REVIEW (for Pulp): Nora Chipaumire’s ‘Portrait of Myself as My Father,’ presented by UMS

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Nora Chipaumire in “Portrait of Myself as My Father.” (Photo by Elise Fitte-Duval)

There’s a reason that Nora Chipaumire’s “Portrait of Myself as My Father” earned a spot in University Musical Society’s Renegade series, which highlights cutting edge artists (and works) that take risks.

“Portrait,” an avant-garde dance work conceived, costumed, lit, choreographed, directed and performed (along with Pape Ibrahima Ndiaye, also known as Kaolack, and Shamar Watt) by Chipaumire, is now being presented at Detroit’s Downtown Boxing Gym.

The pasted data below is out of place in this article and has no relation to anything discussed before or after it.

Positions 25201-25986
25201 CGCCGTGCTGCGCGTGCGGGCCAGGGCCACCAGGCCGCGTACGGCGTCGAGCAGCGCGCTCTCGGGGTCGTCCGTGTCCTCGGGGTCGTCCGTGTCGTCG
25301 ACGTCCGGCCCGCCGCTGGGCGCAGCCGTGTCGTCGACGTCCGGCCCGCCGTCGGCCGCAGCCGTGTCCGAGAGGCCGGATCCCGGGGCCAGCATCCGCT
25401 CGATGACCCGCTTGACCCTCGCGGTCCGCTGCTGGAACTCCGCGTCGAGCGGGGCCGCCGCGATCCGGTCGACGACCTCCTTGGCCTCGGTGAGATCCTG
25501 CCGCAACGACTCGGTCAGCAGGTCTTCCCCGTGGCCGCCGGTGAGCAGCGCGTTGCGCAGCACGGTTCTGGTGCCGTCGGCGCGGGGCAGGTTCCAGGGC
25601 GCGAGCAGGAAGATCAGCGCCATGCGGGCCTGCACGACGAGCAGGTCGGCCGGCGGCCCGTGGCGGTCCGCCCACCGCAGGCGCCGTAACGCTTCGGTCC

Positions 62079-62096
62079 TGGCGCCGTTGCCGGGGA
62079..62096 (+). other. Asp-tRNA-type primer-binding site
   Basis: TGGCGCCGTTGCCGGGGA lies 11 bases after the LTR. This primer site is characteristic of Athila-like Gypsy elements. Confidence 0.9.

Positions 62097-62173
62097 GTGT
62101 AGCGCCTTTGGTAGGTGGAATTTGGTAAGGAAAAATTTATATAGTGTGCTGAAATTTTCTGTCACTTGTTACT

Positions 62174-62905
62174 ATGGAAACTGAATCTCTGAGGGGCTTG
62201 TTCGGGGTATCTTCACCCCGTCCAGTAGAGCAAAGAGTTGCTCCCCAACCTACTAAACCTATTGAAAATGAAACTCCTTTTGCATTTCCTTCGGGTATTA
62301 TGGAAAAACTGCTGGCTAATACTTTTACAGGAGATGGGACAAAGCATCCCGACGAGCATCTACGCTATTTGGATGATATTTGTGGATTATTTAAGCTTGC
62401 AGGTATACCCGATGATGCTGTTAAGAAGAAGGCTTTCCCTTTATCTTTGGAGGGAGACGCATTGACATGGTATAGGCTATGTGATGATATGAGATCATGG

And once audience members enter the performance space – a boxing ring, bordered by red, white, and blue ropes, and surrounded by bleachers on four sides – they immediately confront bright halogen lights, a loud, electronic soundscape, and Chipaumire herself, talking into a boxing microphone that dangles from the building’s rafters.

If you think this doesn’t give you the chance to feel comfortable and settled, you’re right. You won’t. And your heightened alertness will likely be sustained throughout the hour-plus show. READ THE REST HERE

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